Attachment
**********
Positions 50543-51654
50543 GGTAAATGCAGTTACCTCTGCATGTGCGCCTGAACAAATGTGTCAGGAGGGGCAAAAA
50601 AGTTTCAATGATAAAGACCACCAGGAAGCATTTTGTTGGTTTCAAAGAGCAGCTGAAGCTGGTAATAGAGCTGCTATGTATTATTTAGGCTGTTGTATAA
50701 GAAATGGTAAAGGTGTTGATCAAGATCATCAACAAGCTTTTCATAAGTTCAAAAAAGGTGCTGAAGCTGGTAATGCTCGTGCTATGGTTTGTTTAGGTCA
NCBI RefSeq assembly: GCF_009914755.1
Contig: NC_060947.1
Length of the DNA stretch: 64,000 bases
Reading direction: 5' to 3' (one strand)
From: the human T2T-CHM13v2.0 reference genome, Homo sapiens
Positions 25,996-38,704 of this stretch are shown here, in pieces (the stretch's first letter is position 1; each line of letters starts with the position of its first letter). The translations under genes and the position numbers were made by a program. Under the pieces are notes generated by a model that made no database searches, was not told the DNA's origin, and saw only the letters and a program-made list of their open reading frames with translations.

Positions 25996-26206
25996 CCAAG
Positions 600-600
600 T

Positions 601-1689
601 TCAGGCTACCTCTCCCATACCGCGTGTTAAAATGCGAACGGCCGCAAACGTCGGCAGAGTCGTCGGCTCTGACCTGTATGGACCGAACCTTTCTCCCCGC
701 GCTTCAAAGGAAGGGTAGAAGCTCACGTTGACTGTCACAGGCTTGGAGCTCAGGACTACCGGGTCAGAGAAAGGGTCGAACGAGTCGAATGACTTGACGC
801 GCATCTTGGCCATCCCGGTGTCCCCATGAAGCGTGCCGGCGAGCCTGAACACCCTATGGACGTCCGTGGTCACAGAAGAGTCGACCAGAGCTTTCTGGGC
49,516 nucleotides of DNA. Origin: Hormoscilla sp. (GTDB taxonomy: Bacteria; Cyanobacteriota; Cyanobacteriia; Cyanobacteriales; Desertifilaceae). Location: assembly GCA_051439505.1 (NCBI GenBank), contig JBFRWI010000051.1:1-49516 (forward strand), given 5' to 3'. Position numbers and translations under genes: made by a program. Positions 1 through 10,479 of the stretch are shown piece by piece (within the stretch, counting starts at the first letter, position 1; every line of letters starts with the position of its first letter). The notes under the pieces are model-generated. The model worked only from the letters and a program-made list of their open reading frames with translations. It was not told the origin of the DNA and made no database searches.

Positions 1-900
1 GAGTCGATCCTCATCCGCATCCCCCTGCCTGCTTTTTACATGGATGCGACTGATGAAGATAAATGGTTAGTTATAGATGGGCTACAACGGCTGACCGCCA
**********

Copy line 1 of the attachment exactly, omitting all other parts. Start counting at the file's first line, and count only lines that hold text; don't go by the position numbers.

Positions 50543-51654